Article contributed by Cheong Ying Hui.
At his first Chinese New Year charitable event, renowned Chinese calligrapher Holon Wong had a jostling crowd snatching his couplets selling at $100 per piece, with many requesting for more.
Throughout the demonstration, the 77-year-old artist displayed his proficiency with the calligraphy brush, easily injecting life into a string of Chinese characters. The event also kick-started the his 2013 plan to continue promoting calligraphy.
“Last year, I brought my students on cultural exchange trips to Fuzhou and Qingdao to interact with accomplished foreign artists. This year, we will be organizing cultural gatherings for calligraphists to come together,” he said.
As the president cum founder of the newly established Ink Splashing Calligraphy & Painting Association late last year, Wong has calligraphy students ranging from hawkers to doctors, children to retirees.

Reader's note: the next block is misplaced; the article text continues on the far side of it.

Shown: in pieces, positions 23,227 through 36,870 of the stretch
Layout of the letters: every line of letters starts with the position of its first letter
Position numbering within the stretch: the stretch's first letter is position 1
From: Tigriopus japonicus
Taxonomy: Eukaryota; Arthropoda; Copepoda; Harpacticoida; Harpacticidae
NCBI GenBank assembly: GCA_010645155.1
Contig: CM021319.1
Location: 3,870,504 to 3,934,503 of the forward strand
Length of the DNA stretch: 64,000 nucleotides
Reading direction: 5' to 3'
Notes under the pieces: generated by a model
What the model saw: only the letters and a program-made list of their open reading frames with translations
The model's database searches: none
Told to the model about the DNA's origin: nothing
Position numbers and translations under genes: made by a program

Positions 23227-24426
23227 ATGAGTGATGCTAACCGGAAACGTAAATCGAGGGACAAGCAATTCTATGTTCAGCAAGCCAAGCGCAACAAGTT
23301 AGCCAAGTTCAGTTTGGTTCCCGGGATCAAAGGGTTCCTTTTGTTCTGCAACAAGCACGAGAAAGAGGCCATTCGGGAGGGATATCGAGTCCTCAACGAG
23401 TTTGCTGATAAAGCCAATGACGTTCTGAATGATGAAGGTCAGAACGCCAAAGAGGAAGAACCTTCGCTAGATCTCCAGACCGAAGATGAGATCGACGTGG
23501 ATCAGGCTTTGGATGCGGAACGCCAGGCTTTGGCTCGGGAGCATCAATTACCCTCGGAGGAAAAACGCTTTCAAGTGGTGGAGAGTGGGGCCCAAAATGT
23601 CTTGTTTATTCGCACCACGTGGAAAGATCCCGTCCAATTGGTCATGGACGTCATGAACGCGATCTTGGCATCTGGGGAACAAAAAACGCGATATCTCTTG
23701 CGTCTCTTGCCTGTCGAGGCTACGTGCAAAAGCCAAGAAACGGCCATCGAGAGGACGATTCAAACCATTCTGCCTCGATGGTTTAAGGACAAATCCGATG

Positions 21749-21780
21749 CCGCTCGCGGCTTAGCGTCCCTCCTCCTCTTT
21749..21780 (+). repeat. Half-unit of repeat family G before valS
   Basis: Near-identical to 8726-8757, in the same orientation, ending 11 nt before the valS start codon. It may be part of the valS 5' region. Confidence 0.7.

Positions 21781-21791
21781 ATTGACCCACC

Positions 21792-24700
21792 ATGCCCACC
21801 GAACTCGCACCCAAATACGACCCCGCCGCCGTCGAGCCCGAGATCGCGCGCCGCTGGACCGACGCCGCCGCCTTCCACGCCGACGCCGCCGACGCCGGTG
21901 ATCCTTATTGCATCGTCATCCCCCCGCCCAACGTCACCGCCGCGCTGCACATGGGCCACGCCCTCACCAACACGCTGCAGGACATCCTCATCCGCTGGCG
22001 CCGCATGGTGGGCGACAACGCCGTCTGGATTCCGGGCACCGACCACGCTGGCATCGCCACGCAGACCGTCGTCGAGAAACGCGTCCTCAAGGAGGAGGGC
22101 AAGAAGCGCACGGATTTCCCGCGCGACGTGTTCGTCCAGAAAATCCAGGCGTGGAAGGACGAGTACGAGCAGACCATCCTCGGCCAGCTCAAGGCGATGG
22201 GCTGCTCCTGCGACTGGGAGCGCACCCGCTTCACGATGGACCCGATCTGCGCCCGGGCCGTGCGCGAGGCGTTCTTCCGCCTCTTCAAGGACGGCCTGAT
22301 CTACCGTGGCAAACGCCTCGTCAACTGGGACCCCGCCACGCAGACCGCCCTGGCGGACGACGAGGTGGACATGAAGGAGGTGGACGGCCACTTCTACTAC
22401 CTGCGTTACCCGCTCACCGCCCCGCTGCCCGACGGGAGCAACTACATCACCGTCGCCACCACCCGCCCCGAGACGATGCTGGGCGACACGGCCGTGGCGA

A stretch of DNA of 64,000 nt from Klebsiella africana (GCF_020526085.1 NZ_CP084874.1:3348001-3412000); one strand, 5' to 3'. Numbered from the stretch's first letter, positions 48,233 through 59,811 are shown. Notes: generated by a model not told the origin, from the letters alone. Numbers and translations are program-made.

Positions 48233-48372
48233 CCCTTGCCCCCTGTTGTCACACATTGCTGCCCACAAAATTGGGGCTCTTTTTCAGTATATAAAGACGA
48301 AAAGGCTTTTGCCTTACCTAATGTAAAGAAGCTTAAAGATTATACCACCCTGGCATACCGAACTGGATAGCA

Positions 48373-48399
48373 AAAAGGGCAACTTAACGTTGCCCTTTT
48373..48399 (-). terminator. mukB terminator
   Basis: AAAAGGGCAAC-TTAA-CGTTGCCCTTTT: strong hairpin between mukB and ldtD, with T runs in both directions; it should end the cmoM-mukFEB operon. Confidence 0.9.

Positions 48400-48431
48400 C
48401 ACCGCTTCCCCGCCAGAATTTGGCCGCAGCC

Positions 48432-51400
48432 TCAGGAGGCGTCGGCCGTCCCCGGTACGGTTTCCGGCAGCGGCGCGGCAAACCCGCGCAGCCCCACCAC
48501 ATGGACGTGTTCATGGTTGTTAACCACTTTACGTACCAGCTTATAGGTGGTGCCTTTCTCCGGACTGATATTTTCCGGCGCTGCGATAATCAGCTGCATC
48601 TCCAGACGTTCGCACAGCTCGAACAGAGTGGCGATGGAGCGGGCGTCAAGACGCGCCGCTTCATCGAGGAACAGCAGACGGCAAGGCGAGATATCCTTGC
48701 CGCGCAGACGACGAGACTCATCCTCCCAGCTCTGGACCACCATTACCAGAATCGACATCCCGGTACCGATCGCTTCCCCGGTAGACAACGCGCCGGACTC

“He is a low-key and stoic person who is against the idea of keeping the arts to himself,” explained Yvonne Lee, Wong’s student. “He feels that art is a public heritage that should be passed to anyone who wishes to learn.”
Born in Guangzhou, China, Wong spent most of his life in Macau, Hong Kong and U.S. His migration to Singapore to promote calligraphy is by pure coincidence.
“Back in 1969, the government invited me to be a pioneer of Singapore’s first economic reform as a computer expert. I grew to love the place,” Wong said.
Wong values hard work as a requisite to mastering calligraphy. His certitude about the importance of diligence has touched the hearts of his students and peers.
“I once asked if my child has talent in calligraphy. He assured me that it will be fine if she practices,” said Toh Ai, a mother of one of Wong’s international calligraphy award-winning students.
Wong’s staunch beliefs came from his painstaking perfection of calligraphy and the arts for many years. “That’s how I became the best amongst my talented siblings,” Wong chuckled.